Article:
ダンス・ダンス・ダンス（下）(Dance, Dance, Dance Part 2)
Author: 村上春樹 (Haruki Murakami) (1988)
jusco’s Rating: ★★★★★
Dance, Dance, Dance is officially my favourite Murakami work. It is one of the most superbly crafted mysteries I’ve read, and easily one of the most enjoyable. Just when you thought things couldn’t advance any faster (read my review of Part 1 here), Part 2 doesn’t relent and slow down; in fact, the pace increases. I refuse to reveal anything about the plot for to give away the slightest detail would be unforgivable, but let’s just say the main character finds himself in Hawaii as well as Japan. What is continued from the first part is the constant interactions between the main character and Yuki; reminiscent of Léon, in the blurred relationship of the two (father and daughter, or lovers?) as well as About a Boy, in the witty dialogue between them. More and more answers are revealed as the novel progresses, including one that had me stopped dead in my tracks; I did not see it coming and was utterly shocked at the revelation.
Not only are the emotional journeys of the characters portrayed, an increasing number of events also occur, all revolved around the theme of ‘life and death’; actually more like just ‘death’. You can’t help but feel something for the main character, a lot of sympathy and a lot of support. He goes through hell and just wants to find meaning in his life. His struggles for that discovery are applaudable. This is a masterly written story and the sequence is surprisingly straightforward for a Murakami novel; but in that sense, it is much easier and very refreshing to read.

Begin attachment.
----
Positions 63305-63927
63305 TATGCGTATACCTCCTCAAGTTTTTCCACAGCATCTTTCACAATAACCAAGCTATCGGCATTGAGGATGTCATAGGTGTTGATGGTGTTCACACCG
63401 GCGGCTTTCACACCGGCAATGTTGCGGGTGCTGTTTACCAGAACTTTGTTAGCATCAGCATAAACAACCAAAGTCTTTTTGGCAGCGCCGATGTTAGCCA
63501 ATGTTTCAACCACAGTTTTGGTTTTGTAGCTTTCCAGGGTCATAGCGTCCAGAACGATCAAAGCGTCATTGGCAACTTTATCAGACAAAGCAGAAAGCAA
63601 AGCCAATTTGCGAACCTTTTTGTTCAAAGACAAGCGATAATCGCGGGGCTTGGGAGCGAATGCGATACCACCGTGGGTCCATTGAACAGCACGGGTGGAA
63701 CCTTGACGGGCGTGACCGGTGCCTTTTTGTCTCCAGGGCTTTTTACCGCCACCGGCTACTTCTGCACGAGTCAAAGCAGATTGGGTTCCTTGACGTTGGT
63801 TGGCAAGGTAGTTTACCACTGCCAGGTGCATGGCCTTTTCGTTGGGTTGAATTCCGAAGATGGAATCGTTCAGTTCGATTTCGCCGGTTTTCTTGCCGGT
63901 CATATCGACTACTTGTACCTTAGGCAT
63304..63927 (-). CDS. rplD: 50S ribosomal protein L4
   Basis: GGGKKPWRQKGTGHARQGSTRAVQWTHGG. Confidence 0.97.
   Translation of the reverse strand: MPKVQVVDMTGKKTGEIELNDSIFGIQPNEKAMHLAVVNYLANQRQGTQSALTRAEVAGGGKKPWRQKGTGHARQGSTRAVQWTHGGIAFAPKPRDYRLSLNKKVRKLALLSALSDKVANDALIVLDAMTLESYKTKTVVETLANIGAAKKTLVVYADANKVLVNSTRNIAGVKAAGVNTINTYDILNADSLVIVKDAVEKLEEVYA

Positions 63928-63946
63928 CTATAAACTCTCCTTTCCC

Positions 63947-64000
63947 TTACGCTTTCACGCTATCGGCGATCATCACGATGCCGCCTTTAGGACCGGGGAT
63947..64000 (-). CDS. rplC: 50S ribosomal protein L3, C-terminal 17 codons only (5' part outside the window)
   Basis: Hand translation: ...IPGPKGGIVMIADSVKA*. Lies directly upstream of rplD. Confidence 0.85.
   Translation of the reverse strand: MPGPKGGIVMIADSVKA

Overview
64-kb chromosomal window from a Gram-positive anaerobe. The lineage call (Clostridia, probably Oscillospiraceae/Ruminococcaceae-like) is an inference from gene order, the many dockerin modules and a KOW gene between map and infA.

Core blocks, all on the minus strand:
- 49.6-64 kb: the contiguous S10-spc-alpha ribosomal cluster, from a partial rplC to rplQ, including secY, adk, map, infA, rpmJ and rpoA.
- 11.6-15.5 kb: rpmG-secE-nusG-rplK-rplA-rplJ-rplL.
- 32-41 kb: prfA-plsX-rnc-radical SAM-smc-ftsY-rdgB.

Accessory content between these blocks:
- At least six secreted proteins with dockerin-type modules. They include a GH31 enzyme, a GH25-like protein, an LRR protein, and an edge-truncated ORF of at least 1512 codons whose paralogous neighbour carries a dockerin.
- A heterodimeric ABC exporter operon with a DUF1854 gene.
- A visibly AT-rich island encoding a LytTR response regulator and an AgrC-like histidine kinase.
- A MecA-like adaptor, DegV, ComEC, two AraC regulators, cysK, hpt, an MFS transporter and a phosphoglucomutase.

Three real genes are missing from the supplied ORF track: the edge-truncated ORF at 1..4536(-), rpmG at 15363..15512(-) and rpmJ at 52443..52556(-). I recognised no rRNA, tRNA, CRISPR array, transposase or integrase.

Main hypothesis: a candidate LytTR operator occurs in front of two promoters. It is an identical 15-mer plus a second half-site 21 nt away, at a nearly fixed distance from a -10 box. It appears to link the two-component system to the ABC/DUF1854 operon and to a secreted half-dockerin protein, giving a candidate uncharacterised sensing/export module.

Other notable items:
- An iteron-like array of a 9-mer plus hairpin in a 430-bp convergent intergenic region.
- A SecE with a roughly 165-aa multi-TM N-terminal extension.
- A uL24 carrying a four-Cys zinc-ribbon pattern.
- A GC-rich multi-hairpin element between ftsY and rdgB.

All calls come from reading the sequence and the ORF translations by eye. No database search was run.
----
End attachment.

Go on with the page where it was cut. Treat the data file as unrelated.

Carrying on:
It is a different Murakami novel altogether from what I’ve read, and I must commend him for what is one of his best-written works. It is supposedly said that this was his most enjoyable write, and I could sense it as I was reading it; it was extremely enjoyable for me as well. It is a fun and exciting story to read, the uniquely Murakami surrealism still present but maintains the necessary realism for the story to commence and unfold. I could tell he let his creativity run wild; it overflows and is apparent in this novel. I could easily envision a film, though I pray if it is made, it falls into the right hands. Despite feeling at times saddened and horrified, by the end we are gently brought back into the light, feeling a warm sense of hope at the reuniting and rediscovering of human relationships. Murakami (unknowingly or knowingly? no one knows) has written a brilliant, thought and emotion-provoking novel that contains a little of everything and has something for everybody. Ultimately, we all just have to keep dancing.
“Humans die too quickly. Life is much more fragile than you think. That’s why people should maintain close relationships with each other in order to lead a life with no regrets. Fairly, and if possible, sincerely. I don’t like people who don’t make that effort and regretfully cry when people die.” p.197